Only, here’s the thing: The Philadelphia Eagles and Alshon Jeffery need each other now more than ever.
Despite extensively addressing the wide receiver position on draft weekend, the Eagles once again find themselves with a serious need for capable pass catchers less than a month into the regular season.
With Jalen Reagor out with a torn UCL, Quez Watkins on IR, and Marquise Goodwin officially opted out of the 2020 season, the Birds are slated to roll up to a Week 3 home romp against the Cincinnati Bengals with only one truly experienced receiver in DeSean Jackson, with Greg Ward, John Hightower, and (probably) Deontay Burnett on loan from the practice squad. While Jeffery’s status for Week 3 is still up in the air, the fact that he was able to practice with his helmet on has to be encouraging.
If available to go, Jeffery will presumably get the start at ‘X’ wide receiver, a position the Eagles haven’t ‘received’ a ton of production from so far this season – though, to be fair, it’s not like the Eagles have really received all that much production from any position save maybe tight end. While the Bengals do have one cornerback who is legitimately good in William Jackson III, he can’t cover everyone; leaving either Jeffery or Jackson with one-on-one opportunities against players like Darius Phillips, Mackensie Alexander, and maybe even Tony Brown on the outside.
Fun fact: Jeffery is taller than every single one of the Bengals’ defensive backs by a minimum of three inches, leading to plenty of jump ball opportunities if that’s the route Doug Pederson would like to go.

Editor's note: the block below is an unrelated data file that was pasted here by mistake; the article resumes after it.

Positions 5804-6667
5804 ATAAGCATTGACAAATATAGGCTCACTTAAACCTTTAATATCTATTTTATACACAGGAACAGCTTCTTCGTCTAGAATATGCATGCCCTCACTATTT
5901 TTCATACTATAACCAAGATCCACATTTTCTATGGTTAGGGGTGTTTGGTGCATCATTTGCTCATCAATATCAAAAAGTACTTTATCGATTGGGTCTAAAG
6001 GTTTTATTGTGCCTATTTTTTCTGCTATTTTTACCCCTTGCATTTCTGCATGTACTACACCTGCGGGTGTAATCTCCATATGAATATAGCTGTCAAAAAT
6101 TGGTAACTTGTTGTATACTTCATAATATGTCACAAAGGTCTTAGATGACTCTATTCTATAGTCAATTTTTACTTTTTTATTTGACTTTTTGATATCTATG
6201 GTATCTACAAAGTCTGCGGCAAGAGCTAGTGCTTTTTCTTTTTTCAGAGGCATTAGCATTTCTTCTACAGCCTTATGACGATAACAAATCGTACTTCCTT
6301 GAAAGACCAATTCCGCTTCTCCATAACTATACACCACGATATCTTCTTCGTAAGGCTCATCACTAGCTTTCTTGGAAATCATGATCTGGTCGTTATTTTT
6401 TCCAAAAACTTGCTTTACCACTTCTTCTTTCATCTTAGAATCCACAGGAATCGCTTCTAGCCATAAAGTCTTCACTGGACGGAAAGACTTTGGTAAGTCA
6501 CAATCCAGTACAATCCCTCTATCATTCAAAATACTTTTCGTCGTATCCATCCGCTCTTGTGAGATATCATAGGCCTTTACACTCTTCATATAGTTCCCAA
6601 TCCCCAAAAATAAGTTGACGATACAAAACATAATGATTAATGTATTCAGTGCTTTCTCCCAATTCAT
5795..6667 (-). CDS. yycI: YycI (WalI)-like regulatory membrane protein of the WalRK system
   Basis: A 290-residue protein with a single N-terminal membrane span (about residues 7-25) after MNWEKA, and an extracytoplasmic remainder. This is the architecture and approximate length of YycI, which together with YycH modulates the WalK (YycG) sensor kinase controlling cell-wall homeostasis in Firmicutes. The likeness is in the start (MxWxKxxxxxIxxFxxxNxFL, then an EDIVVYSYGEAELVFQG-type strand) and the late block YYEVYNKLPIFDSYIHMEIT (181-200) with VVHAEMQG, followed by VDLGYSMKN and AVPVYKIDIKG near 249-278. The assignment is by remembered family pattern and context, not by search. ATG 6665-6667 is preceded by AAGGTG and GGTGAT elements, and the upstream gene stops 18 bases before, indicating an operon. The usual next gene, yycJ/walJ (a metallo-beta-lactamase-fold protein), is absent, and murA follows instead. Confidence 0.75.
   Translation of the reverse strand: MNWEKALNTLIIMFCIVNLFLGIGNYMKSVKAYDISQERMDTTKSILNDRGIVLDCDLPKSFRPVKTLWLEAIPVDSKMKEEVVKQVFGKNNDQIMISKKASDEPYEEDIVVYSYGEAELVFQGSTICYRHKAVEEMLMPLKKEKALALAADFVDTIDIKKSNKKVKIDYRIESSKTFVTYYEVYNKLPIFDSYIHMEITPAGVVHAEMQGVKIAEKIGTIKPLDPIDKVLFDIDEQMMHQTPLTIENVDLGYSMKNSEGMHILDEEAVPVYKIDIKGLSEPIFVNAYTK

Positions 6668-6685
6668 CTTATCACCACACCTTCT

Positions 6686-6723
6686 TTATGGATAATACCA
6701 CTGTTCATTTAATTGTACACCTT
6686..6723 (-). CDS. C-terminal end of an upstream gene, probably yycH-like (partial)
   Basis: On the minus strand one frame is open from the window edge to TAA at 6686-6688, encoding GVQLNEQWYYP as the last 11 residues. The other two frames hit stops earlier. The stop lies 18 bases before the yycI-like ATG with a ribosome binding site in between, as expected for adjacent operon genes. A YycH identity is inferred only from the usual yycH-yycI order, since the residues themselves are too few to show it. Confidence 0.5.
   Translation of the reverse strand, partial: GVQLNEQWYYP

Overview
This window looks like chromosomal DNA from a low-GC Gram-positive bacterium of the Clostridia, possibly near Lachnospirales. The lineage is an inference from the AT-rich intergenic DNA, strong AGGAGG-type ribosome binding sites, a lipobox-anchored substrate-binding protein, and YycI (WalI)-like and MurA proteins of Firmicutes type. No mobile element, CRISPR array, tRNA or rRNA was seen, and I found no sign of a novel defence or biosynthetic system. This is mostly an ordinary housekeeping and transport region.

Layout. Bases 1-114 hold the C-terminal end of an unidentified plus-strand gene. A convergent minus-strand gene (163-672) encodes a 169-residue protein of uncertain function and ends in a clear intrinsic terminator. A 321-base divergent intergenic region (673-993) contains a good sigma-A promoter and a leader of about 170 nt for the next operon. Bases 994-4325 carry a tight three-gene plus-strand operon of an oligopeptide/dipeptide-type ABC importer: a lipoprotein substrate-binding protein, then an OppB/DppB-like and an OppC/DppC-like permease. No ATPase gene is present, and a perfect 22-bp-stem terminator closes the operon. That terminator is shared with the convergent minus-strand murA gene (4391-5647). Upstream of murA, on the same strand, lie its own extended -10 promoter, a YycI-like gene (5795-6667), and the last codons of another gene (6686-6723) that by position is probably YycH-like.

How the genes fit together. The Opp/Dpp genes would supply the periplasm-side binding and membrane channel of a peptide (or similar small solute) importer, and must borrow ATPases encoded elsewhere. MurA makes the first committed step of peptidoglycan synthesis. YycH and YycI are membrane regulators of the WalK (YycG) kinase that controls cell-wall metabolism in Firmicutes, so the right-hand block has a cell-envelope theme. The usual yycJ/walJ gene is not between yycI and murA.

For better or worse, Jeffery is a professional wide receiver and is at worst the fourth-best-pass-catching option on the roster depending on how you rank Zach Ertz, Dallas Goedert, and Jackson. Even if he’s just lining up so he doesn’t get fined – or something similar – it’s not like he’s actively going to drop the ball and make the team lose on purpose.
Why? Because Jeffery presumably wants to keep playing professional football in 2021 and beyond.
Assuming Jeffery doesn’t somehow stick around for the final season of his contract, he’ll likely be on the lookout for another team willing to sign the soon-to-be-31-year-old to what could ultimately be his final multi-year contract. If Jeffery mails in his 2020 campaign, that proposition becomes all the more challenging, as he already doesn’t have the cleanest reputation in the NFL.
Does Jeffery really want to finish out his career on a non-guaranteed, vet minimum deal with a team like the Patriots – having to constantly watch his back for the next guy gunning for his job?
Are the Philadelphia Eagles and Alshon Jeffery in a marriage of convenience? Yeah, but is that really a bad thing? Even if the Eagles are simply running out the time on Jeffery’s guaranteed money while he, in turn, waits to hit the open market yet again, both parties need the other to be in the best possible position to succeed over the final 14 games of the regular season.